We believe every child is a winner, and even ordinary children can do extraordinary things; it’s like transforming coal into a shining diamond.
Chicago, IL (PRWEB) July 30, 2014
Sriram Hathwar. Arvind Mahankali. Snigdha Nandipati. Sukanya Roy. Anamika Veeramani. Kavya Shivashankar. Sameer Mishra.
They are by no means household names, yet they’ve graced American television screens. And they will forever be linked, as winners of the past seven National Spelling Bees.
But they have something else in common: all became champions after ascending through academic tournaments sponsored by the North South Foundation. A nonprofit organization that fosters education among Indian-American pupils and provides scholarships for high school graduates in India, North South Foundation is on a tear. It has groomed national winners (including Sriram Hathwar, one of this year’s co-winners) in the Scripps contest every year since 2008, and routinely sends pupils to other major academic tournaments and bowls.
“We only provide the platform and the opportunity for success. The kids are the ones who work so hard to make it happen,” said Dr. Ratnam Chitturi, founder of the North South Foundation. “We believe every child is a winner, and even ordinary children can do extraordinary things; it’s like transforming coal into a shining diamond.”
Celebrating its 25th year, the North South Foundation runs local and national tournaments encompassing six academic areas besides spelling: vocabulary, geography, math, science, essay writing, and public speaking. There’s also an all-encompassing “Brain Bee.” All told, 85 chapters across the United States host competitions during March, April and May, with national finals held each August. More than 17,000 contestants typically compete.
“These contests help children improve their communication skills and self-confidence and empower them to become better citizens for tomorrow,” Chitturi said.
To that end, North South Foundation in 2013 introduced Universal Values, a 30-week program consisting of a one-hour-per-week online workshop to hone values in daily life, not just for the children, but for their parents and NSF’s legion of volunteers.
“This is highly relevant in the globalized world of today, as technology brings the entire world to our front door in a matter of seconds, day and night,” Chitturi said.
The foundation has given out more than $2.5 million in scholarships in India since 1989, at the rate of $250 per student for each of four years. That’s not much by U.S. tuition standards, but in India $250 pays for a year’s tuition at most government colleges. NSF has also opened three contest centers in Hyderabad since 2001 and offers spelling, vocabulary, math, and science bee competitions to 1,700 participants.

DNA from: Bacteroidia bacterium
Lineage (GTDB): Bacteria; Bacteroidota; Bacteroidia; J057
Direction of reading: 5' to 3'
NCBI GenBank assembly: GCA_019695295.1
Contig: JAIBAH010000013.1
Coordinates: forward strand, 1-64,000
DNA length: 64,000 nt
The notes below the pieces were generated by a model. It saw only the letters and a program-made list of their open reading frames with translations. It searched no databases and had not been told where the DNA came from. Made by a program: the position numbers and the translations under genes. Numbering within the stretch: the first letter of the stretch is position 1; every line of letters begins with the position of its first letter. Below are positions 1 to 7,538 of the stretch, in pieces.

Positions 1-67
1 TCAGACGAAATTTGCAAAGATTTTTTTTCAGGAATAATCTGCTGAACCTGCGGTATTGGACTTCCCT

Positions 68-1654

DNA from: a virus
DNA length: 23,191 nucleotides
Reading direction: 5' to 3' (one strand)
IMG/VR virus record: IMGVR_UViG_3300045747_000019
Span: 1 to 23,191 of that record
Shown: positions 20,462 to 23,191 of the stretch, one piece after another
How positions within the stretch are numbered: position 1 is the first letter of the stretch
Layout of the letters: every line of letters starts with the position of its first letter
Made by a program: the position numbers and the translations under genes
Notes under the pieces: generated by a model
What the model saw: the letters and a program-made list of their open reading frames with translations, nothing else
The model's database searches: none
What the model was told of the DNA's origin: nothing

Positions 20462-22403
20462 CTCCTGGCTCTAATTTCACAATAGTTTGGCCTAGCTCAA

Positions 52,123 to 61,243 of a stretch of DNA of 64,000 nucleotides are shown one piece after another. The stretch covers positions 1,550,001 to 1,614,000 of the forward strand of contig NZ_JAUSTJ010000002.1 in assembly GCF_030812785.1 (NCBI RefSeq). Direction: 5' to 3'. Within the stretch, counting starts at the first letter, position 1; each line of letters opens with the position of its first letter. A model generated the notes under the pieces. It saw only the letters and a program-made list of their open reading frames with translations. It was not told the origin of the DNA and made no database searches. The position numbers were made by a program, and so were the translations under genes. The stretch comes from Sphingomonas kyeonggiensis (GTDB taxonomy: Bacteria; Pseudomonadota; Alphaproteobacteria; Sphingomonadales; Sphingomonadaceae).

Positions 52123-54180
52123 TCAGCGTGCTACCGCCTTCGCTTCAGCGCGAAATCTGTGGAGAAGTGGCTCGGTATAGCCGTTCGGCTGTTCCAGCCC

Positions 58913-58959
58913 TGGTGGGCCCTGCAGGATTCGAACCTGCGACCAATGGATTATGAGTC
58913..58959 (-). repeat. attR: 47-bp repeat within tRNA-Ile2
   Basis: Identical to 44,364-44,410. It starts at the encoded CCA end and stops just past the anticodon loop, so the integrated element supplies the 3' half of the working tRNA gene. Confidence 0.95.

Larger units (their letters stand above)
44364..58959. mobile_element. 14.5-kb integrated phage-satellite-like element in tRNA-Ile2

“So far the experience has been quite positive, and we hope to expand to more centers as we get more volunteers,” said Chitturi. “This is a direct example of Indian-Americans serving as a bridge between American learning platforms and India.”
NSF pupils made 2014 a signature year, garnering championships in five major national competitions: Spelling Bee, MATHCOUNTS, Geography Bee, Science Bowl and National History Bee.
In addition to Hathwar, the Spelling Bee co-winner, 8th grader Swapnil Garg from Sunnivale, CA emerged as the victor in the 2014 Raytheon MATHCOUNTS National Competition in early May. NSF participants Akhil Rekulapelli, an 8th grader from Dulles, Va., and Ameya Mujumdar, a 5th grader from Tampa, Fl., captured 1st and 2nd places, respectively in the 2014 National Geographic Bee. Snigdha Allaparthi from Westborough, Mass., and Abhijeet Sampangi from Andover, Mass., captained their team to 1st place in the 2014 Middle School National Science Bowl conducted by the U.S. Department of Energy. Siddharth Kamannavar, a 3rd grader from Santa Clara, Calif., in 2014 became the youngest champion on record in the National History Bee, in the Elementary School Division.
To what does Chitturi attribute the NSF kids’ astounding track record of success?
“Immigrants from India tend to be highly educated. As first generation immigrants, they are ambitious and hardworking. In turn, they place a very high priority on their children’s education. With parents’ support and drive, children tend to focus more on academics,” he said, adding that Indian-American youths tend to be more aware of the need to effectively compete with other countries in a highly globalized world.
Success begets success. Chitturi notes that earlier champions become role models and mentors in motivating and inspiring children in succeeding years. One of NSF’s first batch of students won a college scholarship in 1990 in India, came to the U.S. after graduating, then returned to India 15 years later where he established a trust. He has since awarded hundreds of scholarships to financially challenged students.
The North South Foundation 2014 National Finals will be held on Aug. 16-17 at the University of Texas at Dallas in Richardson, TX.
About North South Foundation
Established in 1989 and entirely run by volunteers, North South Foundation’s mission is to develop human resources by giving scholarships to brilliant but needy students in India entering college, regardless of religion, gender, caste or creed; promote excellence in human endeavor by organizing educational contests for children in the United States; and help people achieve success by giving hope to those who may have none. The foundation has awarded over 12,000 college scholarships so far. For more information, visit http://www.northsouth.org.